Great Decision in Our Transgender Discrimination Case Against the Library of Congress!

We've just gotten word from the U.S. District Court for the District of Columbia that the ACLU has won our case on behalf of Diane Schroer, a retired Army Colonel who was offered a job as a terrorism research analyst at the Library of Congress, only to have the offer rescinded when she told her future supervisor that she was in the process of gender transition. You can read the decision here.

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Schroer was an Airborne Ranger qualified Special Forces officer who completed over 450 parachute jumps, received numerous decorations including the Defense Superior Service Medal, and was hand-picked to head up a classified national security operation. She began taking steps to transition from male to female shortly after retiring as a Colonel after 25 years of distinguished service in the Army.

When she interviewed for a job as a terrorism research analyst at the Library of Congress, she thought she'd found the perfect fit, given her background and 16,000-volume home library collection on military history, the art of war, international relations and political philosophy. Schroer accepted the position, but the offer was revoked when she told her future supervisor that she was in the process of gender transition. The ACLU then represented her in a Title VII sex discrimination lawsuit against the Library of Congress. You may recall that LGBT Project Director Matt Coles wrote about this case after attending the trial.

The big news is that the court ruled that discriminating against someone for changing genders is sex discrimination under federal law. In reaching its decision, the court ruled: "The evidence established that the Library was enthusiastic about hiring David Schroer — until she disclosed her transsexuality. The Library revoked the offer when it learned that a man named David intended to become, legally, culturally, and physically, a woman named Diane. This was discrimination 'because of . . . sex.'"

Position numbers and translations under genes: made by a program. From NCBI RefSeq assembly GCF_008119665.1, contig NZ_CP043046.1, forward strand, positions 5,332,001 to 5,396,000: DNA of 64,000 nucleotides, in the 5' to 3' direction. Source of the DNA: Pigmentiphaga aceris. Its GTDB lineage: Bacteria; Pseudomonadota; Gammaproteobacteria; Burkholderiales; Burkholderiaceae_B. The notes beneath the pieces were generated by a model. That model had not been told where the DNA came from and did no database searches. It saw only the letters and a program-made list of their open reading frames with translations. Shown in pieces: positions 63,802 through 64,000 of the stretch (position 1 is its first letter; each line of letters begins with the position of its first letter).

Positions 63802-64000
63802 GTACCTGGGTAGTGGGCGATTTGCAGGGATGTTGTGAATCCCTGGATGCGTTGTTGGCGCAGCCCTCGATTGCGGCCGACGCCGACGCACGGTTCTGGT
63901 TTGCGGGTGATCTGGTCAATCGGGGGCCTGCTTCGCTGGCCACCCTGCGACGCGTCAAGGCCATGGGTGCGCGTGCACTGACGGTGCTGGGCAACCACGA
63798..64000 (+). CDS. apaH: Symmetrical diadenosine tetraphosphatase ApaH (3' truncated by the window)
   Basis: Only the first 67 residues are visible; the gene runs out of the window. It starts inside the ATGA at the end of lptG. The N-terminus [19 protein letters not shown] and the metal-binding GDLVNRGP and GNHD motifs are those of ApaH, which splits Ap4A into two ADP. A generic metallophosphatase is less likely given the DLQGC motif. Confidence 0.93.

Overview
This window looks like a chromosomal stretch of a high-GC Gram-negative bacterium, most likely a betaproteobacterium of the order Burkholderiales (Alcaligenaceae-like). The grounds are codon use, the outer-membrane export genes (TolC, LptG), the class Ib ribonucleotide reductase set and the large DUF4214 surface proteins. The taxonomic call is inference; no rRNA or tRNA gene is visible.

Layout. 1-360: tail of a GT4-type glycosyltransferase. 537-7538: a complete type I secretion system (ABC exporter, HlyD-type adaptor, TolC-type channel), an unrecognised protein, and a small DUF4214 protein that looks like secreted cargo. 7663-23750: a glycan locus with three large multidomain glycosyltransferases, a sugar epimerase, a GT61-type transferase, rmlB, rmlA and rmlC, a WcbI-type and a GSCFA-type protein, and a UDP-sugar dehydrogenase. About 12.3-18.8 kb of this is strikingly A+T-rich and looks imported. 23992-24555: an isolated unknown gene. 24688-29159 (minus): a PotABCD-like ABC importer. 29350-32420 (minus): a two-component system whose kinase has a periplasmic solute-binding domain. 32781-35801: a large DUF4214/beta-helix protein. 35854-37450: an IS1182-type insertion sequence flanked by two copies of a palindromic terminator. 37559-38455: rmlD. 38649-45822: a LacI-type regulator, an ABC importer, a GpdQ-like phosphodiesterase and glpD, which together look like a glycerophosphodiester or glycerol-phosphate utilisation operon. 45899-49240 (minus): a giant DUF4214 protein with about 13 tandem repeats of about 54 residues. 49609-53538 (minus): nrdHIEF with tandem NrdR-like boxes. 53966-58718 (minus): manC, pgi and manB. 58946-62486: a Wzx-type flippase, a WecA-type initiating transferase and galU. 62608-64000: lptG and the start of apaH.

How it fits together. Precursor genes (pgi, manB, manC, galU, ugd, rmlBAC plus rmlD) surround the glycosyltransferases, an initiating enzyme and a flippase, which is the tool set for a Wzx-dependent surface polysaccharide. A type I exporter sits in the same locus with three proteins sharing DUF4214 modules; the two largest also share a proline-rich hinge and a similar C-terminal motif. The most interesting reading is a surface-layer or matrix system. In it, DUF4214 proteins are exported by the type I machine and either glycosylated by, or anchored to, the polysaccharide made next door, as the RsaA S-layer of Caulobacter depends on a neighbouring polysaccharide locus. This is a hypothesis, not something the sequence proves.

This is an important first, and one that we hope will pave the way toward ending discrimination against transgender people who only want, like everyone else, to be secure in their jobs and earn a living.

Diane Schroer served her country with great honor and selflessness for 25 years, and wanted only to continue that with the job at the Library of Congress. She has been a hero to many people for many years for many different reasons. Today, she's an even bigger hero to all of us.

Want to learn more about how to fight for equal rights for transgender people in your hometown, county, or state? Visit the ACLU LGBT Project's online toolkit, Get Busy, Get Equal!

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Kelli Busey

Thank you ACLU !!!!!!!!! What a great day for freedom!

sr1

This is disgusting, this man belongs in an institution. The ACLU should help people like this understand they have a problem not encourage them.

Roxanne Mahon

Thank you that this discrimination is finally crumbling. There may be freedom for us some day, after all.

AD

An you belong in a school. We transsexuals indeed have a problem and the only cure known is surgery - sex reassignment.

Milt

Will this case in any way effect women in the military? Specifically, many of Dianne's (as David) experiences, that made her the most qualified applicant for the Library of Congress position, are currently not accessible to individuals born in a female body. Not to say she doesn't deserve the job (from everything I've read about Dianne, she is truly an amazing human being) - but no one born in a female body could have accumulated the experiences she did and therefore there is another level of sex discrimination going on here.

Queer Historian

Everyone should have the freedom to live and work as we wish. This is a monumental decision that effects so many of us. Thank you!

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